While prices are unlikely to stay at 2022 levels, given the unique combination of temporary factors that has been besetting the industry, with the war in Ukraine being the most important, there are many reasons to believe that prices will remain high for some time. One is that the input costs, which have been a major trigger of higher prices, remain a problem.
Much depends on to what extent the US consumers of the future view fats as a macronutrient. The prospects on this front are positive, as the reduced fat craze of the 1990s and 2000s has largely passed, and consumers now distinguish between “good” and “bad” fats.
The hottest oil at the moment is avocado oil, which is still unfamiliar to many consumers, but is making its way into the mainstream. Part of this can be attributed to the growing popularity of avocados themselves, which have become much more widely consumed in the US in recent years, and amongst wellness-oriented consumers in particular.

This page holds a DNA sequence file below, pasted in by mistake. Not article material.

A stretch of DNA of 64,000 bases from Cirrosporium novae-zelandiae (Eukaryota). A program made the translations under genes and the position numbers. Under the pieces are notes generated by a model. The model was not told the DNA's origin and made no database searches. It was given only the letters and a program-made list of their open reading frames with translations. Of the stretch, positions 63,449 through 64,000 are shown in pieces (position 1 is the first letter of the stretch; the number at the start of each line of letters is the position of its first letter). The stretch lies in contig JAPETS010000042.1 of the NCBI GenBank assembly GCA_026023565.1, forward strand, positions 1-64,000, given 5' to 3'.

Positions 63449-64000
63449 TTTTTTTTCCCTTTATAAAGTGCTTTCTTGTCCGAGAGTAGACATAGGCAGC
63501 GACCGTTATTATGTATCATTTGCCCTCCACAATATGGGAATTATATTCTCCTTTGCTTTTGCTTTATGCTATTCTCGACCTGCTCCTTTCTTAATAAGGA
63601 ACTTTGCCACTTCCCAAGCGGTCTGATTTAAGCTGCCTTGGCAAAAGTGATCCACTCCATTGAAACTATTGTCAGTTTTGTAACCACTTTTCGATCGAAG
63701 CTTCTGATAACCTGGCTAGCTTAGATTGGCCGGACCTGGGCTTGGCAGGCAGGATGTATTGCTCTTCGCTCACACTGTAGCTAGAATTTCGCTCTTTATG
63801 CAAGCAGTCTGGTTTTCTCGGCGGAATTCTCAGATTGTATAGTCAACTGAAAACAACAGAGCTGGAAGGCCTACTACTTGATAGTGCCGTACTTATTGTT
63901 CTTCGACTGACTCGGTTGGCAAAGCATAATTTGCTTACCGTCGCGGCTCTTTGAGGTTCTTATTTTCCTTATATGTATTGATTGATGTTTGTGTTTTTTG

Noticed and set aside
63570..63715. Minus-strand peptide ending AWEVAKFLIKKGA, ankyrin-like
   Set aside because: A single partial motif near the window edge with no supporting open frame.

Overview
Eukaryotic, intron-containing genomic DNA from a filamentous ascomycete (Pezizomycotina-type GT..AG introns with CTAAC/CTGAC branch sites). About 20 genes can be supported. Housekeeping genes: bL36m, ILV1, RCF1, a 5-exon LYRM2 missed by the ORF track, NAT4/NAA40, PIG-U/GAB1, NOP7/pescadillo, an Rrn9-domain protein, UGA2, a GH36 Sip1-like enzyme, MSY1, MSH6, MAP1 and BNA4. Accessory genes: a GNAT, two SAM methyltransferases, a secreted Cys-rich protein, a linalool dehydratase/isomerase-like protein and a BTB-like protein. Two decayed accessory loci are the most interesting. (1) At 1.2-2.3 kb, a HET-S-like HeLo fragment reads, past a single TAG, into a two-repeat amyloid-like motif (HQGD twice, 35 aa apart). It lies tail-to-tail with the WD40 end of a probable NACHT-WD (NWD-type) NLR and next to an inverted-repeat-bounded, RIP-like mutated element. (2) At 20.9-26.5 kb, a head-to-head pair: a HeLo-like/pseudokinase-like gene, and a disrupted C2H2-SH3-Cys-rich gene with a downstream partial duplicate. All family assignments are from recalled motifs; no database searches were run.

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This is the aggregation of olive oil and vegetable and seed oil (which comprises of corn oil, palm oil, rapeseed oil, soy oil, sunflower oil, and other edible oil). Please note blended oil that contain over 50% of one type of oil are categorised in that category, e.g. blended oil with 60% soy oil is categorised in soy oil; whereas blended oils with less than 50% of a specific type of oil are categorised in other edible oil. Includes: Pre-packaged edible oils products purchased by consumers through legally established retail channels. Excludes: Unpackaged/bulk oils, i.e. instances where consumers bring an empty container or plastic bag to be (re)filled with cooking oil. Example: Minyak curah in Indonesia.See All of Our Definitions
This report originates from Passport, our Edible Oils research and analysis database.
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